Thursday, February 10, 2011

Nice to meet you, I’m a Kyrgyz nuclear physicist

No matter where I go in Colombia, conversations almost always start with the other person asking me where I’m from. Even before I open my mouth to reply and my gringo-tinted accent reveals my foreign origins, my blond hair gives me away.

I tend to be most inundated with this question when I go dancing with Colombian friends in spots rarely frequented by foreigners. When I get asked to dance by an unknown Colombian, the first phrase out of his mouth is always a question about where I'm from. That is quickly followed by a comment on how well I can dance (though without saying what he's surely thinking: that I dance well…for a gringa), then by questions about how long I've been here, what I'm doing here, and if I like Colombia.

After dancing a few songs in which the dialogue is always the same, I often find myself getting bored, if not with the dancing then certainly with the conversation. To spice things up, I’ll sometimes invent a new identity for myself, saying that I'm from Sweden, or that I'm a psychologist.

A couple of weeks ago I was out with some friends and found myself in just such a situation. Returning to the table after telling some guy that I am Swiss social worker (or some such thing), I recounted to my friends about my efforts to amuse myself with these stories. Laughing, we began to invent other, more preposterous stories I could tell, until we settled upon one that they urged me to tell to the next person who invited me to dance: that I'm from the Cauca (a Colombian department known for being inhabited largely by indigenous communities). My interrogator would surely look at me incredulously after such a response, so I was to then explain that my parents were Swedish missionaries who raised me in the Cauca. I couldn't quite muster the courage to tell such a ridiculous story, however, though my friends and I amused ourselves for the rest of the night with the idea of this tall blond girl being Cuacana.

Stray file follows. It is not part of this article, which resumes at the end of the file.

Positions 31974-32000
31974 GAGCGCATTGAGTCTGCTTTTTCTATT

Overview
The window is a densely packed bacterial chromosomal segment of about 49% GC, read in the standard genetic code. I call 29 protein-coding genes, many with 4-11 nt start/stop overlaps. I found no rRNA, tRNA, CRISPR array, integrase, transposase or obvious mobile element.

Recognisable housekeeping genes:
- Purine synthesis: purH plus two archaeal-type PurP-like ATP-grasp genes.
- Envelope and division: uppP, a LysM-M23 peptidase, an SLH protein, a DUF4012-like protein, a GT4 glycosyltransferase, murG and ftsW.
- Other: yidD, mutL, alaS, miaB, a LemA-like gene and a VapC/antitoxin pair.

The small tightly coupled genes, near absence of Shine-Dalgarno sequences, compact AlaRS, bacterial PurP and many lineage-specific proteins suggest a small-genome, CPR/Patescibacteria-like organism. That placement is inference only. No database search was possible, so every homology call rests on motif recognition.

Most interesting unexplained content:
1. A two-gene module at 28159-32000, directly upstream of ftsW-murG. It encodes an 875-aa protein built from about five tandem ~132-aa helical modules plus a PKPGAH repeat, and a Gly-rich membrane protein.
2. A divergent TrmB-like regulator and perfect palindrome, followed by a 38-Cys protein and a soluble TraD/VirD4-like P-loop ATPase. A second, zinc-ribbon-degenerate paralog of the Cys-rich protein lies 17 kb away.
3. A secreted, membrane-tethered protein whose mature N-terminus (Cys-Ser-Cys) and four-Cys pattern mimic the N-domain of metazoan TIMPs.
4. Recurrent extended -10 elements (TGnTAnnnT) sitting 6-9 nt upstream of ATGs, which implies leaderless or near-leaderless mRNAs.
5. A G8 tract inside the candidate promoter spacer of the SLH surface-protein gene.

The danger, of course, is that if I claim I'm from, say, Germany, the person with whom I'm talking might actually know a bit of German and I'll be found out when all I can respond is "Guten Tag." Or of if I say I'm a Biologist, he might start talking to me about cellular reproduction, and I’ll give myself away since all I remember from high school biology is that the mitochondria are the powerhouse of the cell.

Discussing this conundrum with a gringo friend the other day, we decided that the solution was to pick the most obscure country and profession. So from here on out, I am a nuclear physicist from Kyrgyzstan (what language do they speak there, anyway?). That’s believable, right?

Now that I am in Urabá (where the Peace Community is located) for a couple of months, I find myself again stretching or evading the truth about what I do. Here, however, the motivation to do so is less out of boredom and more out of safety concerns. Here in the countryside, in the region where paramilitarism began, human rights work in general, and the Peace Community specifically, have been so stigmatized (thanks, ex-President Uribe) that it's best to be vague about the work when do when talking to strangers. In official meetings and the like we're of course completely straightforward, but with unknowns, it's much more comfortable to gloss over my work with a vague reference to my work with displaced people. I could try the Kyrgyz nuclear physicist line, but who'd believe in the middle of rural Colombia (let alone in Bogotá). I could probably still pull of Swedish, though...

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